Do your estimate this way, then estimate independently a second way (and/or a second person does the estimates). Compare the results. Anything far apart or significantly different to "gut feeling" needs review. My experience (25 years+) is that "gut feeling" is often more accurate than any fancy formula, ignore it at your peril. –  mattnz Jun 22 '11 at 0:48
@mattnz - gut feeling has the same caveat: it only works if you have lots of experience. Every customer has a "gut feeling" that it's going to cost a lot less than it does, because they don't understand the amount of work involved in the corner cases. –  Scott Whitlock Jun 22 '11 at 11:33
Another tip: "I don't negotiate estimates.<Long pause>" is a very useful phrase in meetings with bosses/customers. After all, does your car mechanic or surgeon do it? He may negotiate the price, he may negotiate what work is done or how it's done, but I have never seen a tradesman for professional in any field other than software negotiate how long a job will take. –  mattnz Jun 23 '11 at 0:50

Software estimation is extremely hard. One approach I've used is to break the requirements down as finely as possible and estimate each piece separately. Then add a "fudge factor" that can either be a multiplier (double it) or a fixed amount (x hours for unanticipated work). If you don't have good requirements estimation is impossible for practical purposes.

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The most successful estimates I've seen (not including those using sophisticated methods) are ones that roughly doubled the original estimate. –  Bernard Dy Jun 21 '11 at 23:05
Yup, double. One of the most politically successful managers I worked for took developer estimates, tripled them, then negotiated with the users down to double. More often than not, the negotiated delivery dates were hit. –  DaveE Jun 21 '11 at 23:45

The industry has learned a lot in the 30 years since '81. Estimating like that never worked. With the Agile craze having basically rewritten the landscape, we use "story points" representing some hazy "comparative difficulty". We then gain "velocity" so that the mucky mucks can do their $$ estimations with some amount of empirical data.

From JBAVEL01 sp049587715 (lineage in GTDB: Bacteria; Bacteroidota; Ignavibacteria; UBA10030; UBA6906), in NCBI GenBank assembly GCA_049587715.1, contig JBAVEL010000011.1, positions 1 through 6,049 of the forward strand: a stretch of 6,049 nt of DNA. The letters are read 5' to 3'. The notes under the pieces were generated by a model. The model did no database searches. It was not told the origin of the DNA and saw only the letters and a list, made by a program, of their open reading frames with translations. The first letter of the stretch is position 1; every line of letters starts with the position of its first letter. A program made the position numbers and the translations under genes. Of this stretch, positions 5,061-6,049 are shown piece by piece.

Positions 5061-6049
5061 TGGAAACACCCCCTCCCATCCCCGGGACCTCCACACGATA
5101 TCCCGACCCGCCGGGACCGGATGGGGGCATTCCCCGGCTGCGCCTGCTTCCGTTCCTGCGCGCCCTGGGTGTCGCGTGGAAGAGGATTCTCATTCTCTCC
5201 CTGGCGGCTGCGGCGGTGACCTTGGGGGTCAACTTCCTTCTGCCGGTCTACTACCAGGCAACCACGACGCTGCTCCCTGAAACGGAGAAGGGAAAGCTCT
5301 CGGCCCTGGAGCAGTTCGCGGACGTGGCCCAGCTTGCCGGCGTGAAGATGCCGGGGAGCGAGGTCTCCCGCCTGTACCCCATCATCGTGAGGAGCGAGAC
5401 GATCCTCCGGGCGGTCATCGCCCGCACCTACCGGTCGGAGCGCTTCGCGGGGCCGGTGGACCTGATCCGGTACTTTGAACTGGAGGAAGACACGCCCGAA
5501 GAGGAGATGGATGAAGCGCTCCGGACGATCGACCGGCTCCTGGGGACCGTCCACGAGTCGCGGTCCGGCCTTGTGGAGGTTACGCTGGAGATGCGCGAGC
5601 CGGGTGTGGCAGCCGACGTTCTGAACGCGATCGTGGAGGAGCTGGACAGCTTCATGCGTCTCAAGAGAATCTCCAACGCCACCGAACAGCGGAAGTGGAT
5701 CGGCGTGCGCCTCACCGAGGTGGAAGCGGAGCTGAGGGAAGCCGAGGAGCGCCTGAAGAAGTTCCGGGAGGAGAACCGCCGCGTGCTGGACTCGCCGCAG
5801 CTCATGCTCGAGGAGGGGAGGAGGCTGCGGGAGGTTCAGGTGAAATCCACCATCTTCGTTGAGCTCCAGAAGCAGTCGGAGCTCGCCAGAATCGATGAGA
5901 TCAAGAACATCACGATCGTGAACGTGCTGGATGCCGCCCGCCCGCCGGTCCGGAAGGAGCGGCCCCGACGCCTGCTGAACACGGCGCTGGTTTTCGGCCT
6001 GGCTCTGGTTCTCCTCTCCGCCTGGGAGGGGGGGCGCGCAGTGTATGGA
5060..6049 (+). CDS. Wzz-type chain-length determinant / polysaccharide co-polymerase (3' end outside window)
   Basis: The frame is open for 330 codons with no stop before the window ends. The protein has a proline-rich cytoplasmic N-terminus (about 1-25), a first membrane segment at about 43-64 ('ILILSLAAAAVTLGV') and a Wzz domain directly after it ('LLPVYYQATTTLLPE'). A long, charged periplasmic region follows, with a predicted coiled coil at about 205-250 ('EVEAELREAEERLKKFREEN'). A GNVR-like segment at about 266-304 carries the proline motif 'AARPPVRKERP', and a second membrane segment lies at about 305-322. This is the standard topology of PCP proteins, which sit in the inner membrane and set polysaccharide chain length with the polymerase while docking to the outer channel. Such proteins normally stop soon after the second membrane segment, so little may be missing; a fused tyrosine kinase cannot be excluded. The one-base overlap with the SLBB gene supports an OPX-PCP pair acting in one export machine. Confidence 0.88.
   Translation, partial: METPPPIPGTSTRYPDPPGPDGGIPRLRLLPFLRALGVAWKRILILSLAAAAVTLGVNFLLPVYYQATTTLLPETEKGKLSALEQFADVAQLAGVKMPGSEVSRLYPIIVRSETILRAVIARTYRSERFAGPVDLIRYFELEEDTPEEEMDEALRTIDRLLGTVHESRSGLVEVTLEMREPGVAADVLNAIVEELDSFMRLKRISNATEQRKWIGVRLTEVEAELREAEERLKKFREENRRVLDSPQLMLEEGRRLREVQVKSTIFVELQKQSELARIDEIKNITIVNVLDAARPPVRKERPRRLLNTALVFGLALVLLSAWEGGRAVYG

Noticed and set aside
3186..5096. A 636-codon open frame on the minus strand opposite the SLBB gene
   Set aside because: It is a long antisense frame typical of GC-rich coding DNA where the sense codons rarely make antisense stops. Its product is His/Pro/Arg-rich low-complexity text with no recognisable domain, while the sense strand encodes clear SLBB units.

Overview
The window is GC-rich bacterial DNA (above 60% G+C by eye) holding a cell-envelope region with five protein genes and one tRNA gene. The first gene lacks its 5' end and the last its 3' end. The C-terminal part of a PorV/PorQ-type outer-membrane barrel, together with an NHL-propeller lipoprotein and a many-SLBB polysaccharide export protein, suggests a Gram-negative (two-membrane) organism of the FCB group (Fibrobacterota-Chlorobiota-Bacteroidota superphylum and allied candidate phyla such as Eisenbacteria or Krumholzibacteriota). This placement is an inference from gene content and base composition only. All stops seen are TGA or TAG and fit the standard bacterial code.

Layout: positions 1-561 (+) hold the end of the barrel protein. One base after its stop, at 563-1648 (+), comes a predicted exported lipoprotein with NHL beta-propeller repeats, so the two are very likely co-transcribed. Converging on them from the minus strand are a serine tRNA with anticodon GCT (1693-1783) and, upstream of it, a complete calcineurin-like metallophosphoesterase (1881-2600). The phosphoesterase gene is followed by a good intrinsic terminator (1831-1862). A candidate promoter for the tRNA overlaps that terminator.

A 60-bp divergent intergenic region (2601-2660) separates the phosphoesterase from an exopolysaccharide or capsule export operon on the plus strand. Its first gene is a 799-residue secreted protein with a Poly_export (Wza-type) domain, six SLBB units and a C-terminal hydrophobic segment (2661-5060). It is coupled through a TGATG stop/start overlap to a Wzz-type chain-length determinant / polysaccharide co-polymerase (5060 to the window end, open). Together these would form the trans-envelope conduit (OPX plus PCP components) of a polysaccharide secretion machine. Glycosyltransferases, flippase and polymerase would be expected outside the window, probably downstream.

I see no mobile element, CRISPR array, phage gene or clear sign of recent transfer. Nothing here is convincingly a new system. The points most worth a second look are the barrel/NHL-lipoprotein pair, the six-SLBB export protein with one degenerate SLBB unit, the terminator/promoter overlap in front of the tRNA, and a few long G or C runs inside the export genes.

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I have learned some "rigorous" approaches such as function point estimates and some variations of it that were designed for modern applications. I think the part of these approaches that is valuable is it does force a more detailed analysis of the known requirements then I might otherwise give it.

Getting a good set of data to work with is very difficult even if you have a good model. Measuring productivity is hard. People game almost any metric.

I have quit using it because my organization is too dysfunctional to benefit from software estimates but I do have some regard for the Cost Xpert group and their tool; but it is very expensive and probably not worth the cost and learning curve for the vast majority of organizations.

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It is very difficult to estimate efforts and costs, but if you want something more precise, then:

  • split the HoursOfWork into 3 components:

    1. best estimate,
    2. most likely estimate,
    3. worse estimate.
  • remove EstimatedIddle.

Take a note that anything that takes longer then 8 hours will introduce huge error.